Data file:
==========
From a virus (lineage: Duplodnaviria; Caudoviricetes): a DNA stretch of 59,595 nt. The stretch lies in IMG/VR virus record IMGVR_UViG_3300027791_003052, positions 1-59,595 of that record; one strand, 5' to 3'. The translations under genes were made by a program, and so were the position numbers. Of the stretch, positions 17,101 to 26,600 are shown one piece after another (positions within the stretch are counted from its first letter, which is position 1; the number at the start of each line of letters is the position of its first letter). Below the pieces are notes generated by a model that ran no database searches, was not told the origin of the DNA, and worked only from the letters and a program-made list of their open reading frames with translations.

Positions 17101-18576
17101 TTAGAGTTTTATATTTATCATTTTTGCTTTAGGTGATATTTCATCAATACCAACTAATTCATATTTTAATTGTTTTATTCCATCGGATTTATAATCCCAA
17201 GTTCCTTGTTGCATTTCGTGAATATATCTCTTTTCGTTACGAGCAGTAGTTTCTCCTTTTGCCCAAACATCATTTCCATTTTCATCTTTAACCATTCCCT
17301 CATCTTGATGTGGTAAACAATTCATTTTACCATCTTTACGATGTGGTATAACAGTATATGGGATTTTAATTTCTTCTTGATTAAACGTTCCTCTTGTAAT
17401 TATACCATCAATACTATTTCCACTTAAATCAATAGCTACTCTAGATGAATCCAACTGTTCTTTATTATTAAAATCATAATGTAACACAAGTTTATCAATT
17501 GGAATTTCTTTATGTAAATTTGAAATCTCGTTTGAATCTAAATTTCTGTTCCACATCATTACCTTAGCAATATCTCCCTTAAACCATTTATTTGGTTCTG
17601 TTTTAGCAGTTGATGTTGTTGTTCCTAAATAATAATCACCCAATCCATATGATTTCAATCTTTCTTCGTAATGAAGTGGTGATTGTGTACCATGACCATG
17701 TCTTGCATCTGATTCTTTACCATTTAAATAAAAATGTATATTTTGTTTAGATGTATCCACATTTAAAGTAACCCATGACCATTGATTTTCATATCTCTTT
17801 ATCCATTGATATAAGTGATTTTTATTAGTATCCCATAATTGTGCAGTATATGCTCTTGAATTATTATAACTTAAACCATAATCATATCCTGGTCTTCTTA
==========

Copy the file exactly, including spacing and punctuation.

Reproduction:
From a virus (lineage: Duplodnaviria; Caudoviricetes): a DNA stretch of 59,595 nt. The stretch lies in IMG/VR virus record IMGVR_UViG_3300027791_003052, positions 1-59,595 of that record; one strand, 5' to 3'. The translations under genes were made by a program, and so were the position numbers. Of the stretch, positions 17,101 to 26,600 are shown one piece after another (positions within the stretch are counted from its first letter, which is position 1; the number at the start of each line of letters is the position of its first letter). Below the pieces are notes generated by a model that ran no database searches, was not told the origin of the DNA, and worked only from the letters and a program-made list of their open reading frames with translations.

Positions 17101-18576
17101 TTAGAGTTTTATATTTATCATTTTTGCTTTAGGTGATATTTCATCAATACCAACTAATTCATATTTTAATTGTTTTATTCCATCGGATTTATAATCCCAA
17201 GTTCCTTGTTGCATTTCGTGAATATATCTCTTTTCGTTACGAGCAGTAGTTTCTCCTTTTGCCCAAACATCATTTCCATTTTCATCTTTAACCATTCCCT
17301 CATCTTGATGTGGTAAACAATTCATTTTACCATCTTTACGATGTGGTATAACAGTATATGGGATTTTAATTTCTTCTTGATTAAACGTTCCTCTTGTAAT
17401 TATACCATCAATACTATTTCCACTTAAATCAATAGCTACTCTAGATGAATCCAACTGTTCTTTATTATTAAAATCATAATGTAACACAAGTTTATCAATT
17501 GGAATTTCTTTATGTAAATTTGAAATCTCGTTTGAATCTAAATTTCTGTTCCACATCATTACCTTAGCAATATCTCCCTTAAACCATTTATTTGGTTCTG
17601 TTTTAGCAGTTGATGTTGTTGTTCCTAAATAATAATCACCCAATCCATATGATTTCAATCTTTCTTCGTAATGAAGTGGTGATTGTGTACCATGACCATG
17701 TCTTGCATCTGATTCTTTACCATTTAAATAAAAATGTATATTTTGTTTAGATGTATCCACATTTAAAGTAACCCATGACCATTGATTTTCATATCTCTTT
17801 ATCCATTGATATAAGTGATTTTTATTAGTATCCCATAATTGTGCAGTATATGCTCTTGAATTATTATAACTTAAACCATAATCATATCCTGGTCTTCTTA